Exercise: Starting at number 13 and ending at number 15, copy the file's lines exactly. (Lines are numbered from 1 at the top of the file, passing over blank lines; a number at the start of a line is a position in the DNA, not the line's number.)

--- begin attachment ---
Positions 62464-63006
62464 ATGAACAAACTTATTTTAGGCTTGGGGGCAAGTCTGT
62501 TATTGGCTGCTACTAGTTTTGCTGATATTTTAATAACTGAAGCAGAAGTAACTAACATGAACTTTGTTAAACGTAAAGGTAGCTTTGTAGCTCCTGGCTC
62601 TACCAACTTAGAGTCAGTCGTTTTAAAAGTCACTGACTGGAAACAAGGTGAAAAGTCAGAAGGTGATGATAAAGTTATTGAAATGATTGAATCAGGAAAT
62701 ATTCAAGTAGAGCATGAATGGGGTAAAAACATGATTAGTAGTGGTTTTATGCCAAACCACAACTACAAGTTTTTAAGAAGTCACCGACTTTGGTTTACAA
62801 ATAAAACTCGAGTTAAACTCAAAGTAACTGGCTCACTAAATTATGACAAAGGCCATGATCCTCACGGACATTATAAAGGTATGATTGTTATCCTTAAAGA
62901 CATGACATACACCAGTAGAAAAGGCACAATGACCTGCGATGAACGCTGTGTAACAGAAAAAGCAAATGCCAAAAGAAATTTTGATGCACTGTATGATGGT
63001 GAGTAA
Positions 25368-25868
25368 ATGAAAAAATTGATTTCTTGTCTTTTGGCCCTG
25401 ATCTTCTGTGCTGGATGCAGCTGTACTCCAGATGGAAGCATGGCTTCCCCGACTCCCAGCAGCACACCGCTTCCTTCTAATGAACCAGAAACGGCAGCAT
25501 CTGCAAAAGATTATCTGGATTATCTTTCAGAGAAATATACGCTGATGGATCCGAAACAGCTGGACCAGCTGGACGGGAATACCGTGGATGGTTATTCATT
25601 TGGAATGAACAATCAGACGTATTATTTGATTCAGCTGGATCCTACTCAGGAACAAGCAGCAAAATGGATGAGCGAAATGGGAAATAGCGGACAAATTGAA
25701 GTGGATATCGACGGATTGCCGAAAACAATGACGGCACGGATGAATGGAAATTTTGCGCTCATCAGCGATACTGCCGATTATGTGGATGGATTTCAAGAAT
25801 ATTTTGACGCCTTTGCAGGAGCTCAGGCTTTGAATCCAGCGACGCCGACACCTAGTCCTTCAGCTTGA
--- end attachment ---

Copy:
25601 TGGAATGAACAATCAGACGTATTATTTGATTCAGCTGGATCCTACTCAGGAACAAGCAGCAAAATGGATGAGCGAAATGGGAAATAGCGGACAAATTGAA
25701 GTGGATATCGACGGATTGCCGAAAACAATGACGGCACGGATGAATGGAAATTTTGCGCTCATCAGCGATACTGCCGATTATGTGGATGGATTTCAAGAAT
25801 ATTTTGACGCCTTTGCAGGAGCTCAGGCTTTGAATCCAGCGACGCCGACACCTAGTCCTTCAGCTTGA